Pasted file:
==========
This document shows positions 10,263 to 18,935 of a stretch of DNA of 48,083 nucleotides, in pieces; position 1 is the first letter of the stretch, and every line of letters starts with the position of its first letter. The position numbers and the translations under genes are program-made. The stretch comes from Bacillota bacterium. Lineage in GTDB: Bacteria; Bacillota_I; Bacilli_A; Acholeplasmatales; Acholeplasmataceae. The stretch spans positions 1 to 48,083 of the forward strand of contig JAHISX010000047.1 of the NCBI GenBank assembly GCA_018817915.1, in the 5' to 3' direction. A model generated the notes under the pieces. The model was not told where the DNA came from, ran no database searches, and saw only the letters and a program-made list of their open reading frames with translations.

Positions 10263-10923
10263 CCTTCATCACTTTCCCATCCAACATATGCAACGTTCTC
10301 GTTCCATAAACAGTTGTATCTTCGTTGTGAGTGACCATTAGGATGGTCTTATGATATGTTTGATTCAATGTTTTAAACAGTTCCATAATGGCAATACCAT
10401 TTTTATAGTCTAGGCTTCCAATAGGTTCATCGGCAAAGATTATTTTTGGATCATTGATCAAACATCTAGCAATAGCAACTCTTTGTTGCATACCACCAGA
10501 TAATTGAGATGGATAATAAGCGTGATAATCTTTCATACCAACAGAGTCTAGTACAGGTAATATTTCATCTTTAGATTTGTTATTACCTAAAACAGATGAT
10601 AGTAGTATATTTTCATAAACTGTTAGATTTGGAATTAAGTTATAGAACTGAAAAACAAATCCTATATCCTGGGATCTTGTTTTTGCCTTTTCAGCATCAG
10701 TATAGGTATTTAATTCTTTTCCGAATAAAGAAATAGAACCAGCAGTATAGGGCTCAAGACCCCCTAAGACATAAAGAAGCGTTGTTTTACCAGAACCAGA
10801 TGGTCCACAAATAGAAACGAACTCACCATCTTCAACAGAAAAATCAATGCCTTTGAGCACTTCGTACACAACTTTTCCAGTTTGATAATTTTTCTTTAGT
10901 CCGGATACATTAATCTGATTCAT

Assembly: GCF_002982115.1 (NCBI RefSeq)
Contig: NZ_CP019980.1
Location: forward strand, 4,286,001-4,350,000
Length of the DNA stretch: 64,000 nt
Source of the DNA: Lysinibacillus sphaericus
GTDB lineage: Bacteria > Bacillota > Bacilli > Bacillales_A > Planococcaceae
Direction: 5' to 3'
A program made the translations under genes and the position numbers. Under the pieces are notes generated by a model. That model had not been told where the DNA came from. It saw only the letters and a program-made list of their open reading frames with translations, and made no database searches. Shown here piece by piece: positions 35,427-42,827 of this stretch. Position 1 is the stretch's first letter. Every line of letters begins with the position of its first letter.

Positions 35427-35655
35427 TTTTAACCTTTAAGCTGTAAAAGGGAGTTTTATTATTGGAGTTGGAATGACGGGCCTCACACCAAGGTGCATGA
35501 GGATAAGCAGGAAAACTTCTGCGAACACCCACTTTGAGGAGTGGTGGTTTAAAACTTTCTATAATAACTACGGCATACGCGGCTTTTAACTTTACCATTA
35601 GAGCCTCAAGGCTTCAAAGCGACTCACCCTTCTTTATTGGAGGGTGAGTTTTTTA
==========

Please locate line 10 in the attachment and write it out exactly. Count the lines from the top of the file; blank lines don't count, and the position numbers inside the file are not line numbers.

10901 CCGGATACATTAATCTGATTCAT